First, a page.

The U.S. Food and Drug Administration (FDA), along with the U.S. Centers for Disease Control and Prevention (CDC), and state and local partners, are investigating a multistate outbreak of hepatitis A illnesses in Indiana, Michigan, Minnesota, Nebraska, and Wisconsin potentially linked to fresh conventional (non-organic) blackberries from the grocery store, Fresh Thyme Farmers Market. The CDC has updated its case counts to 14 illnesses, with the most recent illness onset date on Nov. 15, 2019.
Based on the epidemiological information collected in the investigation thus far, ill patients reported consuming fresh conventional blackberries from Fresh Thyme Farmers Market stores in five states: Indiana, Michigan, Minnesota, Nebraska, and Wisconsin. However, traceback information to date shows that these berries came from a distribution center that ships fresh berries to Fresh Thyme Farmers Market stores in 11 states: Iowa, Illinois, Indiana, Kentucky, Michigan, Missouri, Minnesota, Nebraska, Ohio, Pennsylvania, and Wisconsin. As this investigation continues, the FDA will work with federal and state partners to obtain additional information during the traceback investigation and will update this advisory as more information becomes available.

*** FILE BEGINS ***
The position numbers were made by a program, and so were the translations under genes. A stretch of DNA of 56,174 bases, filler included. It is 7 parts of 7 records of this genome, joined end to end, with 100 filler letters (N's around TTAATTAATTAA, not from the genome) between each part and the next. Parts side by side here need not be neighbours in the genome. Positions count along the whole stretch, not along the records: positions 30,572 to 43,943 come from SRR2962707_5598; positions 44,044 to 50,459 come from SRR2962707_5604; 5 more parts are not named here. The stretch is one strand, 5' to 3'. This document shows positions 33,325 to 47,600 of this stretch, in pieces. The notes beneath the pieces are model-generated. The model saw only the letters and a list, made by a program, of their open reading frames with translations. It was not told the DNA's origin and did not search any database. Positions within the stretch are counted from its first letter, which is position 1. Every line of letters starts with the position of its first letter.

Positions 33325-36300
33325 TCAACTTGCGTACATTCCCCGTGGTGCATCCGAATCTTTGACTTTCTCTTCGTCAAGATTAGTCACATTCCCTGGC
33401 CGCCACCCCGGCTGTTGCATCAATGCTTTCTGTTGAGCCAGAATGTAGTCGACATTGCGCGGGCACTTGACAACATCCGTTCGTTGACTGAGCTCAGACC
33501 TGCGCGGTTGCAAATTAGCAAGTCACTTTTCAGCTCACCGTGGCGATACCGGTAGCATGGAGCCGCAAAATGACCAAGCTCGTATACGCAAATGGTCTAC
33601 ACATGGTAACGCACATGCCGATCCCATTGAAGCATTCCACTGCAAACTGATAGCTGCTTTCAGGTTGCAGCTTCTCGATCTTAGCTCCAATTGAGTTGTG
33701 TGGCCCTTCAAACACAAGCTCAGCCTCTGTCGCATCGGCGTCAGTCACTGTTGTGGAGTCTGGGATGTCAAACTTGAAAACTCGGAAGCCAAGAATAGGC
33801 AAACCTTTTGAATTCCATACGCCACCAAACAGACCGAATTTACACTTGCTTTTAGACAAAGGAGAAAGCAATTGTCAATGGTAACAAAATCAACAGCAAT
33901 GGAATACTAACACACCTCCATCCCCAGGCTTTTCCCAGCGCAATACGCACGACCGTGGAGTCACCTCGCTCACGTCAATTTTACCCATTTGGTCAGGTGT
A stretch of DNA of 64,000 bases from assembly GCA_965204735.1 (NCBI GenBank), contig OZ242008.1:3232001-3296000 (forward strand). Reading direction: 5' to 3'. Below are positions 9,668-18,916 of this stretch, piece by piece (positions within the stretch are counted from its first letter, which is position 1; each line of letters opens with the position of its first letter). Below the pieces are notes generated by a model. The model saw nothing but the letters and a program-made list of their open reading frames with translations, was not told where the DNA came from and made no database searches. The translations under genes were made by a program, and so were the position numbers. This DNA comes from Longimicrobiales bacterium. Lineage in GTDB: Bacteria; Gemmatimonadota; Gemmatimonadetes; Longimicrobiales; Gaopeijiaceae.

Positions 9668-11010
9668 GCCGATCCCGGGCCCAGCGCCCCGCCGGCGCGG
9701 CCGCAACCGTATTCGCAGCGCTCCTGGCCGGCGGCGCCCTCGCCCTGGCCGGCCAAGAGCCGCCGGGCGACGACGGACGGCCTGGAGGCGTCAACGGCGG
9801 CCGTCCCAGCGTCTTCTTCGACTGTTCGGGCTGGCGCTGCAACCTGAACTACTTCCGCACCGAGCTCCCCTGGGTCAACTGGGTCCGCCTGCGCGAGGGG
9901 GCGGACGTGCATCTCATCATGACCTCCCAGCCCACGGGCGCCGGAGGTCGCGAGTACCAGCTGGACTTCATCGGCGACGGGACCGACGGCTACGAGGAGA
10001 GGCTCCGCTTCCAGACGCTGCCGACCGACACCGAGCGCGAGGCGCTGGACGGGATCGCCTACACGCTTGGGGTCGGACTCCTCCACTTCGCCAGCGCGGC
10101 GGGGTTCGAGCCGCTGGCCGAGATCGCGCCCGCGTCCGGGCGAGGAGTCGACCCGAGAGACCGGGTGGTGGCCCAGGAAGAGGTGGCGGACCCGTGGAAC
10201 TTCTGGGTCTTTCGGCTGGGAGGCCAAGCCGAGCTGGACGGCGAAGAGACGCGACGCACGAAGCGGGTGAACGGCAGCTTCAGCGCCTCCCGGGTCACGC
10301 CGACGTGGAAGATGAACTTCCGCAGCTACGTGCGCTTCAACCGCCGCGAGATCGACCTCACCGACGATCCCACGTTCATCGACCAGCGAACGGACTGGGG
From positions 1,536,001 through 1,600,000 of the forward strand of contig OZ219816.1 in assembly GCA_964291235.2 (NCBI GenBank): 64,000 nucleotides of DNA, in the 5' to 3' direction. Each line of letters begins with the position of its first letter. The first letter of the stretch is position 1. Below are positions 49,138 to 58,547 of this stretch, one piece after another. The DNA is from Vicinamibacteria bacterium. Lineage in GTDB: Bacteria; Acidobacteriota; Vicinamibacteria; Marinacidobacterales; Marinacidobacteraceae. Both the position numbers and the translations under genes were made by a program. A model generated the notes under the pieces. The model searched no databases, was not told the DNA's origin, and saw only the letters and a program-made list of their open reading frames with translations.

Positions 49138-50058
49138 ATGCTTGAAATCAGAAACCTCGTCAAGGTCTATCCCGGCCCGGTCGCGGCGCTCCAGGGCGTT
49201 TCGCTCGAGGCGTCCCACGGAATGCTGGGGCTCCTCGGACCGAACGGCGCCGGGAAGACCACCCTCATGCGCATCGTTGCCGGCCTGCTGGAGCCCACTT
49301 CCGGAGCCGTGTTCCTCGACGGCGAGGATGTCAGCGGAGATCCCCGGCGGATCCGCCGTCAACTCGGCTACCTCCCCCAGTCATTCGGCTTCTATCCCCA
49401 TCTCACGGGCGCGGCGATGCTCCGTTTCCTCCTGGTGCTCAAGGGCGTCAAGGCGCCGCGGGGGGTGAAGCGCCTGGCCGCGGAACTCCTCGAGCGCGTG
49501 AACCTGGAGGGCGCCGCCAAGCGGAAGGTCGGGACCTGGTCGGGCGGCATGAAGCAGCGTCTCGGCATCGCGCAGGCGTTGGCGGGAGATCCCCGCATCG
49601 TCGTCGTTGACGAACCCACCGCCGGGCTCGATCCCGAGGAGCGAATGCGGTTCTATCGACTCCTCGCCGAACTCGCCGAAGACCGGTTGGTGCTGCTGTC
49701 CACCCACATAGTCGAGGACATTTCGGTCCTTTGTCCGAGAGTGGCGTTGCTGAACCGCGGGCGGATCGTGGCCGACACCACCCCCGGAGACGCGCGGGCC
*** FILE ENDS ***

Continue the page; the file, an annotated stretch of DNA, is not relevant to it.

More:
The FDA is urging consumers to not eat any fresh conventional blackberries if purchased between September 9 and September 30 from Fresh Thyme Farmers Market stores in the 11 states mentioned above. People who purchased the fresh blackberries and then froze those berries for later consumption should not eat these berries.
The U.S. Food and Drug Administration (FDA) has announced that routine inspections of small businesses to verify compliance with the FDA Food Safety Modernization Act’s (FSMA) Intentional Adulteration (IA) rule will begin in March 2021.
The U.S Department of Agriculture (USDA) has posted the 2020 Dietary Guidelines Advisory Committee’s final scientific report, an objective review of the latest available science on specific nutrition topics.
On July 13, Stephen M. Hahn, commissioner for the U.S. Food and Drug Administration (FDA), announced the release of the New Era of Smarter Food Safety blueprint.
Targeted taxes on sweetened beverages and policies that strengthen nutritional standards for meals and beverages at schools may be effective tools for decreasing the purchase of sweetened drinks and reducing obesity among children living in poverty, according to two studies.
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